"Going Green" - Commercial Real Estate
Updated: Jun 26
Considering the economic environment and its recent effects on commercial real estate, going green is a wise way to reduce the cost of operating office buildings, retail stores, manufacturing facilities and shopping centers. Tenants and landlords can have significant savings on energy costs by adopting any number of green business practices, and help the environment as well.
One option available is solar window film, which lowers the indoor air temperature to reduce cooling costs. The newer films are revolutionary because, unlike earlier versions, they do not darken the interior environment. They achieve this performance by absorbing ultraviolet and infrared radiation while allowing visible light to pass into the building. More than half of the sun's energy is reflected away from the building by solar window films, significantly increasing the level of indoor comfort. Some newer films are able to not only block light, but actually produce energy. They house ultra-thin photovoltaic material components that generate electricity during the day.
The Emergency Economic Stabilization Act of 2008 provides special tax credits to homeowners who install energy-efficient improvements such as photovoltaic window films. Recent spikes in energy prices have also created a strong incentive for the commercial real estate community to adopt green business practices. These incentives will help offset installation costs.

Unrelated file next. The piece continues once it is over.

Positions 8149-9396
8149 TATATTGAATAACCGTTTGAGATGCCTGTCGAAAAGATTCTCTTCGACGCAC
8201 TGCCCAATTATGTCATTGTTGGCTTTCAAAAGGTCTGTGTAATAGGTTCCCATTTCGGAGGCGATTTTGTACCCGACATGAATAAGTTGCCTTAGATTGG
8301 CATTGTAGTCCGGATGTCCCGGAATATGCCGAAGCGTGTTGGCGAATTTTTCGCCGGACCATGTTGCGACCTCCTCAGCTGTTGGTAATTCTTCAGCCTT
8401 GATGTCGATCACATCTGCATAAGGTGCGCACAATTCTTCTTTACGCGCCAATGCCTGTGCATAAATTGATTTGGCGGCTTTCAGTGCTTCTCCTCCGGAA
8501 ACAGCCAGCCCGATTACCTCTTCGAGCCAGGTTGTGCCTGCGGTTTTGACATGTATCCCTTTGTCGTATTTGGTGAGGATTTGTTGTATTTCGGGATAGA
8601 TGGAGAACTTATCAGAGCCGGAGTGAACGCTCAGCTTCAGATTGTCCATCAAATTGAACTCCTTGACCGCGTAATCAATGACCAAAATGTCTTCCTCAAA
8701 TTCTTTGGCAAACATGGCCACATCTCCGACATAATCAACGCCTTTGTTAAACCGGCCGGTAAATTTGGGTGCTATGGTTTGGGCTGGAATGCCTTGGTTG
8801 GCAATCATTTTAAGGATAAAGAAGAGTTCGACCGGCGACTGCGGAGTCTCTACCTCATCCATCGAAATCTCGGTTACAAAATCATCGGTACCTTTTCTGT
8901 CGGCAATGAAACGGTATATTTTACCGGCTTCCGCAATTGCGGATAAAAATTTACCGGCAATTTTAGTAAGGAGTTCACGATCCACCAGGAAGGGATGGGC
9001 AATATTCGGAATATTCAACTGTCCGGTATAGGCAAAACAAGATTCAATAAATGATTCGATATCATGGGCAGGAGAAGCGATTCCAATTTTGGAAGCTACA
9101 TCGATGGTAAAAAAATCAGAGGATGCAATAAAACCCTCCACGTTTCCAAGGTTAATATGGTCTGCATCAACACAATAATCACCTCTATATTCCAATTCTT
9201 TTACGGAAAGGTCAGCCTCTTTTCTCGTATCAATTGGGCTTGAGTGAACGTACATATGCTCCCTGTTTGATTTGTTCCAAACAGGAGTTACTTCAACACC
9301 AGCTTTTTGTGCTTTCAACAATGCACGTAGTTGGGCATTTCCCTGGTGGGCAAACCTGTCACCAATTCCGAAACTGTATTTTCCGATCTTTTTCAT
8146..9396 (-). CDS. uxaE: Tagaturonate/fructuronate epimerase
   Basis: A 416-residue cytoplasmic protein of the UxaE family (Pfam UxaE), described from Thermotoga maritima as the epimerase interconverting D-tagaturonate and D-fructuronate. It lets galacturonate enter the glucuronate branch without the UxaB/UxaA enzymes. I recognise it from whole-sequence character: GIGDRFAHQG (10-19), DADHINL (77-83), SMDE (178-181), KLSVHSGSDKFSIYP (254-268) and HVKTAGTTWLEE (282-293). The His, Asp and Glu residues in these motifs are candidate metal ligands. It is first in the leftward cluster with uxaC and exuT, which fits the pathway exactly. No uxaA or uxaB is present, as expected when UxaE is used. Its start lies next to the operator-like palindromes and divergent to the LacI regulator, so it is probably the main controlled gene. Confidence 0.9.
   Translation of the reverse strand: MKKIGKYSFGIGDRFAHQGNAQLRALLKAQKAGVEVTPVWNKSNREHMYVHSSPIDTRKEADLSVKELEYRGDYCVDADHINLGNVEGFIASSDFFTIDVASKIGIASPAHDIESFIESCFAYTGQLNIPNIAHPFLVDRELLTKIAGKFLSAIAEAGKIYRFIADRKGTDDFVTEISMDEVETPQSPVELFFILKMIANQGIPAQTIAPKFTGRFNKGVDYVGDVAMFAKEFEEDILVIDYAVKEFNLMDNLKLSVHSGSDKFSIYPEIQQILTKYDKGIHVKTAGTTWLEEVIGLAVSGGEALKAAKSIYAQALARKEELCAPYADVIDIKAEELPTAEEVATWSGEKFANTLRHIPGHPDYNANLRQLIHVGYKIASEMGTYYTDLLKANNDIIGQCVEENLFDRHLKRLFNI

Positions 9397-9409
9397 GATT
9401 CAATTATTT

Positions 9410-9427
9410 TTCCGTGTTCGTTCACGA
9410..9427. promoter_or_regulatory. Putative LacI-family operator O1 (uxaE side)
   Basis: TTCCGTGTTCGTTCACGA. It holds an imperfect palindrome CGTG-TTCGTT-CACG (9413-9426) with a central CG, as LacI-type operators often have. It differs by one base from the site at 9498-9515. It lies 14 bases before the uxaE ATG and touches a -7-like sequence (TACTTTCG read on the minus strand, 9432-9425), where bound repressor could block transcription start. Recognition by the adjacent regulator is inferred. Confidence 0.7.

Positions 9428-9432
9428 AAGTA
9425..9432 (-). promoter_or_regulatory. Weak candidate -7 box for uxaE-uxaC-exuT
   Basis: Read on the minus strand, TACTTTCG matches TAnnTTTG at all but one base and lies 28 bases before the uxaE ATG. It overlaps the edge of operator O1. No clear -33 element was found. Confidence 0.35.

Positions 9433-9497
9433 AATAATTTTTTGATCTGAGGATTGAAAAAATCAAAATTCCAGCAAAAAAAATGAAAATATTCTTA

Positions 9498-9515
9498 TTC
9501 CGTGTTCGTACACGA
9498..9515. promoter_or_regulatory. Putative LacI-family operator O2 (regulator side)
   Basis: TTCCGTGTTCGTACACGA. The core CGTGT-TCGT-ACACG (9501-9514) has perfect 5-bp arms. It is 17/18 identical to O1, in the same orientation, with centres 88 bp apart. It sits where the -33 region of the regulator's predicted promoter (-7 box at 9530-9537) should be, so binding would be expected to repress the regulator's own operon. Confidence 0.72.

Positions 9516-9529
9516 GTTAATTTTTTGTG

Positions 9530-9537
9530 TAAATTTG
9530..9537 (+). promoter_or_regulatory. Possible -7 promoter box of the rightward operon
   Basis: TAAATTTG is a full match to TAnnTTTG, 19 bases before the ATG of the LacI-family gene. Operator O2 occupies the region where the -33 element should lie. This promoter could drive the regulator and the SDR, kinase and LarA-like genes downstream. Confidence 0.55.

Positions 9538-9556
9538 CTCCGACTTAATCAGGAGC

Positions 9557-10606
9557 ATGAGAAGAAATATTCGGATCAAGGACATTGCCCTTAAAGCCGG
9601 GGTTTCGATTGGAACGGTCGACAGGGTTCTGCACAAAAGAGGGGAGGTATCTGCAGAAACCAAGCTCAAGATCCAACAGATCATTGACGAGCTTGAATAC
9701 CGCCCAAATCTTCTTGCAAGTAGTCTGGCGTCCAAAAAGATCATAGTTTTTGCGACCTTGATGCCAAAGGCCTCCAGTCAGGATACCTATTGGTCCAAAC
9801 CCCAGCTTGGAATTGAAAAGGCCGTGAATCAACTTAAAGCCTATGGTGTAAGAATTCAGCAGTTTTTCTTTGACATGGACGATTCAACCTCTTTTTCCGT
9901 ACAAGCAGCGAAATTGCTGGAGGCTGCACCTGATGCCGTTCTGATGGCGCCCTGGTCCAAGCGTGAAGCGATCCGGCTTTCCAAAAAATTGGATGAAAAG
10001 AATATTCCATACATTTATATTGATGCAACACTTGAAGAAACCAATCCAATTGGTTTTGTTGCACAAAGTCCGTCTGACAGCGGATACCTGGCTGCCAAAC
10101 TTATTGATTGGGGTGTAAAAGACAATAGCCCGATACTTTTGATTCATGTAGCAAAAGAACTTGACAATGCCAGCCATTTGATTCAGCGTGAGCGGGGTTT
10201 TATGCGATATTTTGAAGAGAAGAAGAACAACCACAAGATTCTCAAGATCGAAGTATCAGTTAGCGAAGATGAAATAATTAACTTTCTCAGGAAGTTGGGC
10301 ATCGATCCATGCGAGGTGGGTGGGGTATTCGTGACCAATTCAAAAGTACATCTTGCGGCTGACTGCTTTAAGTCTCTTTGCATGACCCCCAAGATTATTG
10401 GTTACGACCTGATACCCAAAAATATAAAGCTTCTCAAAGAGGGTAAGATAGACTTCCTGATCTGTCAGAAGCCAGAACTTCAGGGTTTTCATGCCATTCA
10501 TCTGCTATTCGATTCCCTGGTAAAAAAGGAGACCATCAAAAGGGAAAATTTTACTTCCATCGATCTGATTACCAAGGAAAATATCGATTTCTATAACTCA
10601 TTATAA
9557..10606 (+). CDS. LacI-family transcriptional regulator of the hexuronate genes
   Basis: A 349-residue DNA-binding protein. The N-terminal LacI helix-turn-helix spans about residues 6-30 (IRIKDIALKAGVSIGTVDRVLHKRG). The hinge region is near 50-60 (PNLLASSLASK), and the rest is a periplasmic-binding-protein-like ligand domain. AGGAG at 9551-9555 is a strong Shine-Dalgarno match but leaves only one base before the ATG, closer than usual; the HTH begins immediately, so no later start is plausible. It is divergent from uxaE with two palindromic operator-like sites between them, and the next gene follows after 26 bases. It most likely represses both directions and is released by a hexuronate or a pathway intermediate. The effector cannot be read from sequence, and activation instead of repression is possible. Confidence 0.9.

Window films are of course just one way to reduce energy costs in your office. Consider the following green options:
mineral wool insulation. Although mineral wool occurs naturally, it is produced commercially using basalt and iron ore slag that is melted down, spun into fibers and held together with a special resin. This material provides excellent heat resistance as well as sound dampening and fire resistance. Coupled with the EPA requirement to be made with 75% recycled content, mineral wool is an attractive choice for green commercial building insulation.
effective lighting. The topic of green lighting is so vast that it deserves a separate article. Commercial tenants and landlords should explore their options, which range from light emitting diodes (LEDs) and compact fluorescent lamps (CFLs) to lesser-known implementations of light tubes, light shelves and skylights.
leakage through the building envelope. A huge amount of heat is lost in commercial offices through gaps in the building envelope, in places such as electrical outlets, mail slots, window frames, baseboards, and around pipes and wires. An property inspector trained in performing energy audits can perform the tests necessary to determine where energy is being lost and how to fix the problem.
In short, there are many options for commercial businesses looking to reduce energy costs. The above options are just a few that you may want to consider.
If you would like to review your building's opportunity for green upgrades, call LiteHouse Commercial today to discuss a Cincinnati area Commercial Property Inspection.